Largely standard fare, it makes for dull reading if you've read other similar stories. Although the plot, while generic, is reasonably well put together, the coming-of-age sections lack excitement; the banter, however, is pretty good. The female characters are typical cardboard cutouts with jade thighs, porcelain skin, and soft mounds. The ending is seriously rushed and the attempt to take the tale to an epic setting is hampered as a result.

The translation is above par. All in all it's not too bad, but read only if you have nothing else available.

Everyone Else is a Returnee / Toy Car

Hero: Yu IlHan

Korean LN featuring an average university student who spends 1000 years alone on an Earth where time has stopped and essentially levels up on both his physical prowess and other essential knowledge. Once time flows again, Earth has turned into a world with magic and cultivation. The rest of humanity have attended a 10-year training course to acclimatise themselves with the change. IlHan missed out on this as he's intrinsically such a loner that even god forgot about him. Therefore, IlHan has to adjust to the situation himself; but his 1000 year solitude has made him seriously OP. Coupled with angels who are sympathetic to his plight, he becomes the most powerful cultivator on Earth who defends it against monsters and invaders from other realms.

Setting aside the unique premise, there's nothing serious or convuluted about this story but it's entertaining. The plot does thicken a little towards the end, but it's still only so-so in terms of quality. The harem trope is tiresome. The translation is just about par.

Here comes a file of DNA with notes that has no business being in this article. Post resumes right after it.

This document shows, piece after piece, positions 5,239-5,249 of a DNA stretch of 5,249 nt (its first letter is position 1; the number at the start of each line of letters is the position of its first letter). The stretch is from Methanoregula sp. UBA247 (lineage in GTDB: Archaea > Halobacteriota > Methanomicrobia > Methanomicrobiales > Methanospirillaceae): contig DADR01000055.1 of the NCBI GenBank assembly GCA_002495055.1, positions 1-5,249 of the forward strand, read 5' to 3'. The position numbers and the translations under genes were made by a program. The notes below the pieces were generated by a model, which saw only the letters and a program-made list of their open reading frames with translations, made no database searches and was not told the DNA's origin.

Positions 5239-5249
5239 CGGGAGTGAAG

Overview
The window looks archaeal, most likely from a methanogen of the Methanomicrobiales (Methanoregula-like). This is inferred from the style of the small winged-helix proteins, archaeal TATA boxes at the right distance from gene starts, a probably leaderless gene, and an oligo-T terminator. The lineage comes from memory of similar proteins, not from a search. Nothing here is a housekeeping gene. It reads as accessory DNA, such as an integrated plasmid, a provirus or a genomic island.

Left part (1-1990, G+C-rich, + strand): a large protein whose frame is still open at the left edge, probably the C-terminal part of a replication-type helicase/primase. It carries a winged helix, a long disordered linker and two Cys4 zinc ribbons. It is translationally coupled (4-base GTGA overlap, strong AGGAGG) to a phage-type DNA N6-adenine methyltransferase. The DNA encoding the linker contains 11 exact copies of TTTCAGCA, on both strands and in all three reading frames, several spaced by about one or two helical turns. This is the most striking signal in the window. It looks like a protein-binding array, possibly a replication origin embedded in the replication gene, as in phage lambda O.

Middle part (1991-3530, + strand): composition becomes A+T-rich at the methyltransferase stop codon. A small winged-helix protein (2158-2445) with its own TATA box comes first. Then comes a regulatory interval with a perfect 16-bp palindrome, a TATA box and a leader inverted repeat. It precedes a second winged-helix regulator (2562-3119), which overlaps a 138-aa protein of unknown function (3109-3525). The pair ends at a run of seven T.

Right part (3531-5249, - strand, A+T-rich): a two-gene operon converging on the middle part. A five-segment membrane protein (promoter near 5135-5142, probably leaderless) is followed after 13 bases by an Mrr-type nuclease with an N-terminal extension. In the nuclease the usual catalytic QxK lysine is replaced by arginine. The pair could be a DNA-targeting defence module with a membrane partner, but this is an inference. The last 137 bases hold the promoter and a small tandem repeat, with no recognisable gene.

Hail the King / Mad Blade During Troubled Times

Hero: Fei / Alexander

Poor university student from China dies and is transmigrated into the body of a mentally retarded king in a tiny magical kingdom. He, of course, has a cheat: he can level up by going into a Diablo replica and completing levels. Moreoever, he can also take and bring items and characters from and to Diablo's Azeroth. Armed with such a cheat, the retard king becomes OP and goes up in the world.

It's been a fun read thus far. Female characters are the usual cutouts. The translation is mostly above average.

Final call: It gets hurried and weird in the end; but not too bad a finish, I guess. The quality of editing takes a marked drop midway through.

The World Online / Sheng Xiao Jian Ke

Hero: Ouyang Shuo / Qiyue Wuyi

Man playing an epic level MMORPG (involving the entire planet's population) is betrayed by a friend. But he somehow travels back in time to a few days prior to the launch of the game and, armed with all his knowledge, proceeds to kick-ass in the game. While he's OP, he is also a commoner going against aristocrats and cartels in a realistic game that might decide the future of humanity.

The translation is well above par. Decent read so far.

The Rebirth of the Malicious Empress of Military Lineage / Qian Shan Cha Ke